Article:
The Manager's Dram and Managers' Choice series of whiskies are both highly collectible selections launched by Diageo and their predecessor, United Distillers. We are often asked about what really distinguishes these two whisky series' from one another and so have detailed the stories behind each of the collections below.
In 1987, United Distillers was formed from a merger of The Distillers Company and Arthur Bell & Sons, both owned by Guinness. Just shortly after the corporate merger, United Distillers launched The Manager’s Dram series of whiskies, an annual release bottled exclusively for employees of the company that is now known as Diageo. These whiskies were selected as part of an in-house competition by distillery managers within United Distillers.
The competition involved the group’s 27 distillery managers, who would annually determine the best cask of whisky for bottling. With the extensive stocks from Scotland’s biggest estate of single malt distilleries, the selections were taken very seriously by each distillery manager, a point of principle. Selections were chosen by blind nosing from over 100 samples in each of the categories – sherry cask and refill cask. The competition was also greatly important to United Distillers, who were making their best efforts to integrate culture and lift spirits after the merger.
First released in the 1980s, The Manager’s Dram has continued to be bottled annually under Diageo, only available to employees and friends of the distillery, with some remarkable entries over the years. The result has become a series of rare, sought after and highly regarded single malts bottled at natural cask strength.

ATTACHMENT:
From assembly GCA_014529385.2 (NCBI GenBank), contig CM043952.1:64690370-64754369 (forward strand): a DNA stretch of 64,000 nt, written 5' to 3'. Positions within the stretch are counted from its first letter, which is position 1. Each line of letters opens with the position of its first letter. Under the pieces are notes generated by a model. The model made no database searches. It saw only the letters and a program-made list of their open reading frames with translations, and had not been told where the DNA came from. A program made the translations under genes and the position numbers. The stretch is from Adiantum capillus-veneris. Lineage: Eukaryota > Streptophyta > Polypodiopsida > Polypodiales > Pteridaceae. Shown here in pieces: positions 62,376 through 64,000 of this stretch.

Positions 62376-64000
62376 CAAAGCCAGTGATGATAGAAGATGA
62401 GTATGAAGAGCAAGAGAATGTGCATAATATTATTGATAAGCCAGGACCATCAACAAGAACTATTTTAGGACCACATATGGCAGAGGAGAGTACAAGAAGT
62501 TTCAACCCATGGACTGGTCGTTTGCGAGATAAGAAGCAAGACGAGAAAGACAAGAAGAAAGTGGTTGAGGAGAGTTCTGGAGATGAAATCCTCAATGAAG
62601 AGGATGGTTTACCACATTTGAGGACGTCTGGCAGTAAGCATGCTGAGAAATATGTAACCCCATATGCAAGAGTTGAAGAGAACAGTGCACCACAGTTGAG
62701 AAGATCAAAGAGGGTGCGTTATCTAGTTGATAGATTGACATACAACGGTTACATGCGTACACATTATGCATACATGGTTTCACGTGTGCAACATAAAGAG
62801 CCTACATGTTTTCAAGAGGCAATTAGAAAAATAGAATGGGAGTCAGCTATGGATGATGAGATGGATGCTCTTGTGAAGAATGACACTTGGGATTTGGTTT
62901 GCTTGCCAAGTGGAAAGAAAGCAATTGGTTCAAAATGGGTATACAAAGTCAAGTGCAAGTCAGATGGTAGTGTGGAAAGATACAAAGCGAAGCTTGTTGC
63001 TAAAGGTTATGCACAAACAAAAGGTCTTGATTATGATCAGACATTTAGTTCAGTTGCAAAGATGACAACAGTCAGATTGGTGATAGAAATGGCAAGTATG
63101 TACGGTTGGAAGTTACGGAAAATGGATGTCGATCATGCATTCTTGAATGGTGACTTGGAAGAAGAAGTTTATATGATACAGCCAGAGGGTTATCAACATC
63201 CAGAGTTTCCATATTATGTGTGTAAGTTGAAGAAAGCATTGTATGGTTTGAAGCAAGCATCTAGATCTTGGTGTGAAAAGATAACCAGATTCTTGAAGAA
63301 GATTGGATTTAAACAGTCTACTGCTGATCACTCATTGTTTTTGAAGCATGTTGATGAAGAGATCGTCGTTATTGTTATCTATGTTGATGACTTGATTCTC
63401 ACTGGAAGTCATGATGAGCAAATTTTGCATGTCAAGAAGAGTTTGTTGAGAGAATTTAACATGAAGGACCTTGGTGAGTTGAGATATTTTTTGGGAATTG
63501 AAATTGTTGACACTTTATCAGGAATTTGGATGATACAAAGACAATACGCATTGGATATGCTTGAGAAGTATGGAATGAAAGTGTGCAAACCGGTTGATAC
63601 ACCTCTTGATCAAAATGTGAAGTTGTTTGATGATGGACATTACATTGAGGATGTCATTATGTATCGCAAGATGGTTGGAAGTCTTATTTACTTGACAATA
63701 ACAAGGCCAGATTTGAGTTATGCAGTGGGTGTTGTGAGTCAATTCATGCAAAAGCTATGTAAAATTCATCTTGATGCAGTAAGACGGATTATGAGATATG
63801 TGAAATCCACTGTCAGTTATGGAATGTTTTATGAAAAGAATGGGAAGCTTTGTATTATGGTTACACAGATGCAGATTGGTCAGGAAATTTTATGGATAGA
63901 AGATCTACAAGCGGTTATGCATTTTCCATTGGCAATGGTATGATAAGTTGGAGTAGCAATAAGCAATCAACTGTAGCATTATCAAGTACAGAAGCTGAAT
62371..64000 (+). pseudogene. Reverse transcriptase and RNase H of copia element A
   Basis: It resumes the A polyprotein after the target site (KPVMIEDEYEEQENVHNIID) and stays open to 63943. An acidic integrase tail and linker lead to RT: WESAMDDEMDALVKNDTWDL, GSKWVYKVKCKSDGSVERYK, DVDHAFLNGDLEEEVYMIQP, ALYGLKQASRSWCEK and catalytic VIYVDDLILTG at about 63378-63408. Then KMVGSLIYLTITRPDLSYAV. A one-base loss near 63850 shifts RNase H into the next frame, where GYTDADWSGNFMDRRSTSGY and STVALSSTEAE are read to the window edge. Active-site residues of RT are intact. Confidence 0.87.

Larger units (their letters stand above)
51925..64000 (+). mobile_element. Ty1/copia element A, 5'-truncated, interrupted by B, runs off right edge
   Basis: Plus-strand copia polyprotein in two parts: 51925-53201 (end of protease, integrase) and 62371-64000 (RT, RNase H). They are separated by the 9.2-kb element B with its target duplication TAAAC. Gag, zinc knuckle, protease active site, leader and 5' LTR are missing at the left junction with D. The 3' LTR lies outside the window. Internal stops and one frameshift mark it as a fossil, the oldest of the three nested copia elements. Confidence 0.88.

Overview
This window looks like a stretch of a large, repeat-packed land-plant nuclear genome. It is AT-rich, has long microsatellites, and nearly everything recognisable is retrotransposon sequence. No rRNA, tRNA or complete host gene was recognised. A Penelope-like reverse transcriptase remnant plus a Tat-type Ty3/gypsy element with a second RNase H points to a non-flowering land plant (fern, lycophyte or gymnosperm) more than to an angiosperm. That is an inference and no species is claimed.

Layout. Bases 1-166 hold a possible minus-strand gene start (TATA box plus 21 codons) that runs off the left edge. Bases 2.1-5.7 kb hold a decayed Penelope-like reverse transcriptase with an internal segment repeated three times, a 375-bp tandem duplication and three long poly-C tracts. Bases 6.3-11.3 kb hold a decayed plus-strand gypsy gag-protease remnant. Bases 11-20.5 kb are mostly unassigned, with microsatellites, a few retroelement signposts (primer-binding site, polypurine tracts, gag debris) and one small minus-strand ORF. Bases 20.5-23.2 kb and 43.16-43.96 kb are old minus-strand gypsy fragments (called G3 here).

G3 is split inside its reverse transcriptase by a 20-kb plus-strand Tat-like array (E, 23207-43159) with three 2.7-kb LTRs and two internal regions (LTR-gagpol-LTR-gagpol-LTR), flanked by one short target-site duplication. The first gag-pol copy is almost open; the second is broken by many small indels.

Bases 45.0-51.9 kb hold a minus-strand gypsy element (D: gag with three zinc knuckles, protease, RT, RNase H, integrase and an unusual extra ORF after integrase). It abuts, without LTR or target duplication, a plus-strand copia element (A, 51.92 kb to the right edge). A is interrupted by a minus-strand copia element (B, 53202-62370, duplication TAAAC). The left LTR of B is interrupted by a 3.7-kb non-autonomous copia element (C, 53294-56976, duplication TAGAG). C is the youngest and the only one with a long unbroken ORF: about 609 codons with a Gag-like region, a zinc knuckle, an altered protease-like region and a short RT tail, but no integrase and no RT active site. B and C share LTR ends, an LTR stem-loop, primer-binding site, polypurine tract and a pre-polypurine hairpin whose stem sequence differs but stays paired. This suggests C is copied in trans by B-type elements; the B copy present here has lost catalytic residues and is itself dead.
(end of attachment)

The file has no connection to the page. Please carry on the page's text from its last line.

Around twenty years after the original competition for The Manager’s Dram series of whiskies, Diageo announced the launch of its first single-cask collection of single malt Scotch whiskies - The Managers’ Choice. Although there had been rare appearances of single cask bottlings for occasions such as Islay’s Fèis Ìle, this was the first time that the company had issued a comprehensive series of single-cask bottlings to the public.
A selection of Diageo distillery managers and maturation experts were tasked to choose a single cask of whisky from each of the 27 malt whisky distilleries in the company’s portfolio at the time. The Managers’ Choice releases were quite controversial when initially released, being fairly young whiskies with quite high price tags aimed at connoisseurs and collectors. Official single cask releases from these distilleries are still rare however (as are official releases at all in some cases), so perhaps these would be considered quite reasonable now.
The 27-bottle strong collection (a showcase from each distillery) explored highly individual examples of each distillery expression, with atypical cask woods having the opportunity to shine. Each limited to the capacity of a single cask, the series was rare and limited in its nature, with the volume of bottles varying between approximately 600 and as little as 200